Pakistani soldiers and an army helicopter in Sararogha, a former Islamist stronghold in South Waziristan
Not since the demise of Marxism has the world been faced with a comprehensive political, social and economic ideology determined, by force if necessary, to achieve hegemony over large parts of the world. I mean, of course, the rise of radical Islam, in its various manifestations, with its claim to be the only authentic interpretation of the religion. I am aware that there are many Muslims who reject such an interpretation of their faith and, indeed, there are secular forces in the Muslim world prepared to resist such programmatic extremism. We should not, however, underestimate Islamism's capacity for disruption and destruction and its desire to remake the world in its own image.
In the face of such an ideology, the international community must not lose its nerve. Any withdrawal from a political, military and even intellectual engagement will be seen by the Islamists as capitulation. Instead of leading to containment, it will only encourage even greater attempts at the expansion of power and influence of movements connected with this ideology. This has already caused and will continue to cause immense suffering to those who do not fit in with an Islamist worldview, including minorities of various kinds, emancipated women and Muslims with views different from those of the extremists. The independence of nations, the autonomy of communities, traditional devotional practices (such as those associated with Sufism) and "deviations" from the prescribed orthodoxy will all be threatened, even with regard to their very existence.
It is true that this ideology, and the movements associated with it, thrive on the grievances, sometimes genuine, which Muslims have, whether in Israel/Palestine, Kashmir, Chechnya or the Balkans. Let there be no mistake, however, that the ideology exists not because of such grievances, but because of particular interpretations of Islam and what follows from them. There is a desire to purify the Dar al-Islam (the House of Islam) of all infidel influence and corruption. This means that the role of women must be greatly restricted, that non-Muslims must accept the inferior status of dhimmi (rather than that of fellow-citizens), if they are to survive at all and that even Muslim males must behave according to the dictates of the guardians of the ideology. The non-Muslim world (Dar al-Harb, the House of War) must be brought within the ideologues' sphere of influence, whether through persuasion, accommodation by others of the extremists' agenda or the fear of armed conflict.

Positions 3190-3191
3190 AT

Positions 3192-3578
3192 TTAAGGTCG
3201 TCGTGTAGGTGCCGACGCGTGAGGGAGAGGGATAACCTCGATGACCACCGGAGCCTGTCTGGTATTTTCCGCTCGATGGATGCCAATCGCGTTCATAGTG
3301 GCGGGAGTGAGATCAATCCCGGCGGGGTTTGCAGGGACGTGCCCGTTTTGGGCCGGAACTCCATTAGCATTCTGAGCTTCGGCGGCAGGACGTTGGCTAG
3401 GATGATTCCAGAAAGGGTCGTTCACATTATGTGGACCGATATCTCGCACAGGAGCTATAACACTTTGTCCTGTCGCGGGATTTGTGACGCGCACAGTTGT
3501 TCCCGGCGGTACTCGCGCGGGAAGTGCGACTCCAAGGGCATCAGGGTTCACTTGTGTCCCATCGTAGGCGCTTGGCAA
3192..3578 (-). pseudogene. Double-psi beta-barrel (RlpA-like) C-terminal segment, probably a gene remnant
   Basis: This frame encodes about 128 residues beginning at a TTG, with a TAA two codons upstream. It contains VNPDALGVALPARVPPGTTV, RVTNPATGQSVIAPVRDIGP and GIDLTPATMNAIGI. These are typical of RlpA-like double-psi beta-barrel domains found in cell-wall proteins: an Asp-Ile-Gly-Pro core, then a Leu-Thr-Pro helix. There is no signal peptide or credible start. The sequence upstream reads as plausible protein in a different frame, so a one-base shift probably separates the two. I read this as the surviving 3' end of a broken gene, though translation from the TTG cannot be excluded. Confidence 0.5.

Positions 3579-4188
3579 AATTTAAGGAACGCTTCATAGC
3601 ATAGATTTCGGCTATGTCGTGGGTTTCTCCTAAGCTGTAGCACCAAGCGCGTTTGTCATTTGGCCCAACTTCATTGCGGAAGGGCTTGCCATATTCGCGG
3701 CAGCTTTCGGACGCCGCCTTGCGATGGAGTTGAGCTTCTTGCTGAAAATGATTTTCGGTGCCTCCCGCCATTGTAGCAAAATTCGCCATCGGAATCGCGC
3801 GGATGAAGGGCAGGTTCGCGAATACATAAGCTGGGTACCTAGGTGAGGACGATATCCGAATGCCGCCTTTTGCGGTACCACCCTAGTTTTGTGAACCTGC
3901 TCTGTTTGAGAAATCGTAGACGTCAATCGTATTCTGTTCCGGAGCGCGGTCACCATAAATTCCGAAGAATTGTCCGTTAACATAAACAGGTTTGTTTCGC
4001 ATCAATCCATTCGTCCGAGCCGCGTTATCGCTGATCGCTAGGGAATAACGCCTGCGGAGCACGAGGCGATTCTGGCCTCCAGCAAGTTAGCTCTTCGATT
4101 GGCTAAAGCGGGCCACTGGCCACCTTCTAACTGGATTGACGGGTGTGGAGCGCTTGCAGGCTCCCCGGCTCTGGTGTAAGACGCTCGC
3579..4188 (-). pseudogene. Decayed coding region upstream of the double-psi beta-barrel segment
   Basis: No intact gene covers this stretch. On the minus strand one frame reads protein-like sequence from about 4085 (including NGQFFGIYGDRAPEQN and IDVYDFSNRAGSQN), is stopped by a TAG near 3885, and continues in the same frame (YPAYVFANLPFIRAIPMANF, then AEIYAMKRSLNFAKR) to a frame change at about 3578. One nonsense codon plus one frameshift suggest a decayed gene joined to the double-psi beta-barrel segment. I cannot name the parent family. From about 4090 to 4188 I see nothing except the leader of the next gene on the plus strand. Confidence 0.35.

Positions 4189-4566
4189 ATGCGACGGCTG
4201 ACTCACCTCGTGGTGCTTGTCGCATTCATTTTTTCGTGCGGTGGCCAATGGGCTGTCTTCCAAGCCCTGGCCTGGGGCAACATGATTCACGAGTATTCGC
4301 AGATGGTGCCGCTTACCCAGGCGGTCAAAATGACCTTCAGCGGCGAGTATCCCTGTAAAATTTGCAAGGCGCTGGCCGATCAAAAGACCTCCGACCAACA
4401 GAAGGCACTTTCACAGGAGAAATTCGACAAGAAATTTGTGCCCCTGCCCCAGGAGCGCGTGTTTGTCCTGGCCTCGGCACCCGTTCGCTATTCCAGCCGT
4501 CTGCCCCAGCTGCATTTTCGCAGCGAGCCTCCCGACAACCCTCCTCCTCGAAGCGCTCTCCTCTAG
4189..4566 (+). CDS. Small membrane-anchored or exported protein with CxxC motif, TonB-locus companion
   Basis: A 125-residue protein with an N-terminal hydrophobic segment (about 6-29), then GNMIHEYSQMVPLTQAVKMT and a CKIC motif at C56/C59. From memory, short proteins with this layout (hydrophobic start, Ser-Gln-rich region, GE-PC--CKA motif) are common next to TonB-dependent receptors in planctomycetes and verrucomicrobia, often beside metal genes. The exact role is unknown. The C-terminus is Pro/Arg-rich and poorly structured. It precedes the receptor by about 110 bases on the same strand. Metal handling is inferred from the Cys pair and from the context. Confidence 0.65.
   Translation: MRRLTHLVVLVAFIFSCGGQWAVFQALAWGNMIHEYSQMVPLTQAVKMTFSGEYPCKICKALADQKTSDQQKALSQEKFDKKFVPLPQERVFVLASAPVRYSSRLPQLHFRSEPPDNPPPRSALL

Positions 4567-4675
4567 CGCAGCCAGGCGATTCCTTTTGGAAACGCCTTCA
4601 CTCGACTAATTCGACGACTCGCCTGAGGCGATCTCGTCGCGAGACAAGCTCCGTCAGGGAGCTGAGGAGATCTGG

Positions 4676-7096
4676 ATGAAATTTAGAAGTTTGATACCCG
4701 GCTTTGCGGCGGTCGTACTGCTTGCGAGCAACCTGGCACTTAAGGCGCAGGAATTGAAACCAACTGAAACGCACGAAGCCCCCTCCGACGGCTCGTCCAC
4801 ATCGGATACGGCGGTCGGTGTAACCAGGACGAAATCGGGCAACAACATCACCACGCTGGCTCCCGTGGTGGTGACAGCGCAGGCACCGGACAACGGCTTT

The jihad, for these ideologies, cannot have the meaning of self-defence which so many moderates claim for it. It must extend not only to the recovery of the "Muslim lands" of Palestine, India, the Iberian peninsula, parts of the Far East and Central Asia and, indeed, many areas in Sub-Saharan Africa, but further than that, so that either through the dawa (the invitation to accept this version of Islam) or political and military means, more and more of the Dar al-Harb will become the Dar al-Islam. The fact that many Muslims do not share these aspirations, and may reject them, should not blind us to the reality that these Islamist ideologies do have them and are prepared to act on them.
The West's (particularly Britain's and America's) involvement in Afghanistan (and to some extent also in Iraq) must be seen in the light of what has been said above. There should be no facile optimism that al-Qaeda has been disabled and no longer poses a credible threat to Western or other countries. It is perfectly possible, given the right conditions, for al-Qaeda to resume being a potent force. It is also the case that the ideology associated with this movement is producing mutant groups such as al-Shabab in Somalia.
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